C) Supported Platforms & Formats:

The HiBy FC4 is a very easy to use USB DAC/Amplifier that offers a driver free plug-and-play function. Supported are devices with Android OS, iOS, Mac OS and Windows 10 Computers.

The FC4 supports file formats up to PCM 768 kHz/32bit and Native DSD support up to DSD256.

 

D) HiByMusic app:

The FC4 is supported by the HiByMusic app, which has a USB exclusive mode that offers access to some interesting features such like bitperfect audio output over your smartphone’s or Gain Control of the integrated Amplifier section of the device.

 


 

 

 

Equipments used for this review:

  • DAC/AMP’s                           : HiBy FC4, Lotoo PAW S1
  • Sources                                 : Samsung Galaxy Note10 Plus, Asus TUF FX505DU
  • Headphones & IEM’s           : Meze Audio ADVAR, Moondrop Variations, FiiO FD7

 

 

 

 

 

Albums & tracks used for this review:

  • Adele – My Little Love (Spotify)
  • Randy Crawford – On Day I Will Fly Away (Flac 16bit/44.1kHz)
  • Hayley Westenra – Odyssey Album (Dezzer HiFi)
  • Dionne Warwick – Walk On By (Flac 16bit/44.1kHz)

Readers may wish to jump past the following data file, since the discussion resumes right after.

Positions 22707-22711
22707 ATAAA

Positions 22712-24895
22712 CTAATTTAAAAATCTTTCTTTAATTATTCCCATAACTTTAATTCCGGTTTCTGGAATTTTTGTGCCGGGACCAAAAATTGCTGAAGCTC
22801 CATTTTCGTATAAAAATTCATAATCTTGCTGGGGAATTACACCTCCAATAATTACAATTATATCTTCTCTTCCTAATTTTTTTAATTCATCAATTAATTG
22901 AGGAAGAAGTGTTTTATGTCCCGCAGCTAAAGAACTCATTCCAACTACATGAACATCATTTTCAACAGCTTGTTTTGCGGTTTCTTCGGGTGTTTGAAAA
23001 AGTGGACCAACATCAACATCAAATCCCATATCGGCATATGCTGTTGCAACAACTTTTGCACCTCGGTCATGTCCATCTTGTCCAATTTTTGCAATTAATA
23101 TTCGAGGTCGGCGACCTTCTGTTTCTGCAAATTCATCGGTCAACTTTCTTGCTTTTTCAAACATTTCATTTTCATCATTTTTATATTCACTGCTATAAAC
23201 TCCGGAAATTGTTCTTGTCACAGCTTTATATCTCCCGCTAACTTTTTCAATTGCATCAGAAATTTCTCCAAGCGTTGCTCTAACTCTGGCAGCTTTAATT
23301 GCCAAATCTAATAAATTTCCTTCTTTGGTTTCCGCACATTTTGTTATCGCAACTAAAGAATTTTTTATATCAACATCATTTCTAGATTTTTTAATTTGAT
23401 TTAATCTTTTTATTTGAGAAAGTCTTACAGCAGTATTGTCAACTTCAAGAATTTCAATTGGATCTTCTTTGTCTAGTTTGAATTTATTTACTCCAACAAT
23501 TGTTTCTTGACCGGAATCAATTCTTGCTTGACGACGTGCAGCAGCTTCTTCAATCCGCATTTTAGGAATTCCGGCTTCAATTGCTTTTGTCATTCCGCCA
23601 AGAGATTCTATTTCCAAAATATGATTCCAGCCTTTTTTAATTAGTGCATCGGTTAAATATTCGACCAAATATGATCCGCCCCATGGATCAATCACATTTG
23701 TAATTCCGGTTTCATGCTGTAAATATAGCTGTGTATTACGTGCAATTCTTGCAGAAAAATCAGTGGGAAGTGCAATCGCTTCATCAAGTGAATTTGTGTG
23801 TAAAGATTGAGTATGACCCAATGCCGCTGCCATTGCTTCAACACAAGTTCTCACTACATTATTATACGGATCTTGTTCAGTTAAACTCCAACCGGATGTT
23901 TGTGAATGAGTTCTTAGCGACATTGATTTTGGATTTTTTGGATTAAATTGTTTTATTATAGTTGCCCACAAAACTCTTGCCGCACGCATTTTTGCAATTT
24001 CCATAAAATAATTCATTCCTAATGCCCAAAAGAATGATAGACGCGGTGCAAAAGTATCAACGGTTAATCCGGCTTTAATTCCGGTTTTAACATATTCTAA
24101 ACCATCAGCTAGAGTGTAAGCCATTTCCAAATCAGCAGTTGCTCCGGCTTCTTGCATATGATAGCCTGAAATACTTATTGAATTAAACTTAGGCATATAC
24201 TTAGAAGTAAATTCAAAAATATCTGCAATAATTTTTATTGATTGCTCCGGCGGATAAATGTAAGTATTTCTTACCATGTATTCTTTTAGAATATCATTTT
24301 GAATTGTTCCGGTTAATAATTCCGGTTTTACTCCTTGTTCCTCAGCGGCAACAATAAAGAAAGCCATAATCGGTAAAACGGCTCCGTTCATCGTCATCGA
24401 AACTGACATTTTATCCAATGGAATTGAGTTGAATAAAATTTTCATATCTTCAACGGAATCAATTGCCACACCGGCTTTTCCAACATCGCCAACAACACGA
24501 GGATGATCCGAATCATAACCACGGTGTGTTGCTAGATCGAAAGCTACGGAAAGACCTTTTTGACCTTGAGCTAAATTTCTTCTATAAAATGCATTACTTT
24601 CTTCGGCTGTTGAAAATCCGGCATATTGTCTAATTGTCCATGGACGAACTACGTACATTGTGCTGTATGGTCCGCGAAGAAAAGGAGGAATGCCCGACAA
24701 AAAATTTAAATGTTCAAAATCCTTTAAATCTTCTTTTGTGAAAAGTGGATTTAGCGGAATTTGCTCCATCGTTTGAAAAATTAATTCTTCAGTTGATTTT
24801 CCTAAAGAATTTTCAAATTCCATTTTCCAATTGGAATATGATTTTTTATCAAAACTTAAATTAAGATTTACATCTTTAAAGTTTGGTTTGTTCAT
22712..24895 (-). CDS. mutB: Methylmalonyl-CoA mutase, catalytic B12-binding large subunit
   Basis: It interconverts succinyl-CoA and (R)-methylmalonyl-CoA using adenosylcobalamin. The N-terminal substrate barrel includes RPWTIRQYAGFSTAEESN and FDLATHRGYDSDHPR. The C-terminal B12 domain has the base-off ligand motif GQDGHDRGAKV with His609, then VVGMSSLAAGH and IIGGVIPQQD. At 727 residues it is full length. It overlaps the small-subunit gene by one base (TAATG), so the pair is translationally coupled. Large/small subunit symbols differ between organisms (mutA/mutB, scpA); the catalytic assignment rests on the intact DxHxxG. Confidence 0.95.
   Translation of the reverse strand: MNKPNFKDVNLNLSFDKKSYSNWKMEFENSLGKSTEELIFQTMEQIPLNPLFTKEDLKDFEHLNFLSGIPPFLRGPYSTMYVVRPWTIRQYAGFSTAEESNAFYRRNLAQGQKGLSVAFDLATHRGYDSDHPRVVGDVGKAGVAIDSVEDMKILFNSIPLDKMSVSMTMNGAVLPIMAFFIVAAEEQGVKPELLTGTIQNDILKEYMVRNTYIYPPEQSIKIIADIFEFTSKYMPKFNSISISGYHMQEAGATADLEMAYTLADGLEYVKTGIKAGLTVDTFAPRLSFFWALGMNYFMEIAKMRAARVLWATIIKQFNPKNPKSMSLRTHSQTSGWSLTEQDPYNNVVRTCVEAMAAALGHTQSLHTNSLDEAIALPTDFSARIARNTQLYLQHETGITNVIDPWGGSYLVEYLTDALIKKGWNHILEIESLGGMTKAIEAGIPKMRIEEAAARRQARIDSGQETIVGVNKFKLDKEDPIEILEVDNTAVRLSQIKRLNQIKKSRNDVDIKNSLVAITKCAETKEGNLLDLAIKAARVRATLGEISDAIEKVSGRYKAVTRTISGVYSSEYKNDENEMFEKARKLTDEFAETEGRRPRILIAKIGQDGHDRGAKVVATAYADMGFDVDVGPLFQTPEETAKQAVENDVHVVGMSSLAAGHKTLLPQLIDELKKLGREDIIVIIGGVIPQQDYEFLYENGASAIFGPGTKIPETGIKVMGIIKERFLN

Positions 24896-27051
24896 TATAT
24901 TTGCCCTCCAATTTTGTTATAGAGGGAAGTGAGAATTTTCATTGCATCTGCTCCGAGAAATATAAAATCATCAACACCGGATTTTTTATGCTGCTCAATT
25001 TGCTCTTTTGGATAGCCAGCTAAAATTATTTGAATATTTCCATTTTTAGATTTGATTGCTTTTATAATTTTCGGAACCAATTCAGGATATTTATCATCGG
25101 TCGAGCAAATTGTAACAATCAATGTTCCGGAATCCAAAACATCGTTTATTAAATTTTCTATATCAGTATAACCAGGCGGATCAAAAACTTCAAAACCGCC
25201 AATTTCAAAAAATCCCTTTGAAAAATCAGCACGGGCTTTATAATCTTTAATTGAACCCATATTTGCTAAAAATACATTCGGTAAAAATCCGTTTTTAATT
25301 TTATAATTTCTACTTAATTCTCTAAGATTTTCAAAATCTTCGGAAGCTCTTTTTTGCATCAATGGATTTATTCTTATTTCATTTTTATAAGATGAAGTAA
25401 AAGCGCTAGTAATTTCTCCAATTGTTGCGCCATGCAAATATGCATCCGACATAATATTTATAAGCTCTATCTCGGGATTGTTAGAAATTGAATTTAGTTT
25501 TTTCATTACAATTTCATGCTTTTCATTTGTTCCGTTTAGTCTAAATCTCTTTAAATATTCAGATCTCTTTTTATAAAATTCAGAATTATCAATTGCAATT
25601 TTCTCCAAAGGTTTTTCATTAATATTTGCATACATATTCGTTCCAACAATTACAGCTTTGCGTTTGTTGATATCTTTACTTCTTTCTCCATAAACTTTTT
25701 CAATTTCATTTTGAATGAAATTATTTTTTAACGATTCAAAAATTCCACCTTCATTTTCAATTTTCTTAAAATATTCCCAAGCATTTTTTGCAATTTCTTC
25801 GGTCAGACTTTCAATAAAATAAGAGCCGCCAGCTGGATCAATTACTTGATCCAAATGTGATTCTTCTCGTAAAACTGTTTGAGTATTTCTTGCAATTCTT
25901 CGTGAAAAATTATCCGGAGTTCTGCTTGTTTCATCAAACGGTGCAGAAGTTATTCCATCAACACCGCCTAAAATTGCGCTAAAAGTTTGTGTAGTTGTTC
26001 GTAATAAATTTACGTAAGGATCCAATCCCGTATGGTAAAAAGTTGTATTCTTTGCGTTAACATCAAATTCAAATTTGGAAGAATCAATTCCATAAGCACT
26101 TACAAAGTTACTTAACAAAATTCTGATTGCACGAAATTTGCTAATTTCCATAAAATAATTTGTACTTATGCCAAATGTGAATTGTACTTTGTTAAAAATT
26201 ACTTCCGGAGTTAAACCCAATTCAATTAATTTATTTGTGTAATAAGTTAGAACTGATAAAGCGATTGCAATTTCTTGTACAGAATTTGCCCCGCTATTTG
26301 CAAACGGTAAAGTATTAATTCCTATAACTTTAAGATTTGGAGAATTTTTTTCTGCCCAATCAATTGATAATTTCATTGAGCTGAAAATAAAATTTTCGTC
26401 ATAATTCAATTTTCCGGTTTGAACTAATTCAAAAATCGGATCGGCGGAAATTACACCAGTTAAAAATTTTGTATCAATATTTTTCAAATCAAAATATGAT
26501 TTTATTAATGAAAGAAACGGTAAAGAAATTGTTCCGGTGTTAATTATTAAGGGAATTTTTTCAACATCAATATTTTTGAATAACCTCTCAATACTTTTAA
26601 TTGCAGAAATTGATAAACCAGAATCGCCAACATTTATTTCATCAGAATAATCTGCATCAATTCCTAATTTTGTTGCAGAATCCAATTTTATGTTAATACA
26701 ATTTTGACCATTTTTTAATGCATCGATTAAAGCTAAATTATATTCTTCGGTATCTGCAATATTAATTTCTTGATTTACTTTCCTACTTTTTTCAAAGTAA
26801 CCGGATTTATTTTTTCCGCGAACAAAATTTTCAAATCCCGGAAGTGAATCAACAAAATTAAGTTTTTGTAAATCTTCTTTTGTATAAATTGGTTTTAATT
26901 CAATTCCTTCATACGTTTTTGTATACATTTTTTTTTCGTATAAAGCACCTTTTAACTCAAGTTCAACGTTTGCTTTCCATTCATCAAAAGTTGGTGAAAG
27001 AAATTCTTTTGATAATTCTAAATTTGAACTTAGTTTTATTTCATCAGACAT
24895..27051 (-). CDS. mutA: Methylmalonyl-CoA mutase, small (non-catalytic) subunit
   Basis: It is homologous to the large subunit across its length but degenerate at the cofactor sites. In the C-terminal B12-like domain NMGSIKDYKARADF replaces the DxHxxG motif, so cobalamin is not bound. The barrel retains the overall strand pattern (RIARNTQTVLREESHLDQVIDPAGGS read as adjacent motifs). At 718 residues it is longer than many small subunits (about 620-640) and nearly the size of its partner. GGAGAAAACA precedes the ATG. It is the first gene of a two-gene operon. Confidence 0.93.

• Sarah McLachlan – Angel (Flac 24bit/48kHz)
  • Sertap Erener – Aşk (Flac 16bit/44.1kHz)
  • Edith Piaf – Non Je Ne Regrette Rien (Flac 16bit/44.1kHz)
  • Diana Krall – So Wonderful (DSF)
  • Aretha Franklin – I Say A Little Payer (Flac 24bit/96kHz)
  • Sonya Yoncheva – (Giuseppe Verdi) II Trovatore, ActI (Flac 24bit/96kHz)
  • David Bowie – Heroes (Flac 24bit/192kHz)
  • Elton John – Rocket Man ((Flac 24bit/96kHz)
  • Barry White – Just The Way You Are (Flac 24bit/48kHz)
  • Isaac Hayes – Walk On By (Flac 16bit/44.1kHz)
  • Sting – Englishman in New York – (Flac 24bit/48kHz)
  • Eric Clapton – Wonderful Tonight (Flac 24bit/96kHz)
  • B.B. King – Riding With The King (Tidal Hi-Fi)
  • Dave Gahan – Kingdom (Tidal Hi-Fi)
  • U2 – Sunday Bloody Sunday (Flac 16bit/44.1kHz)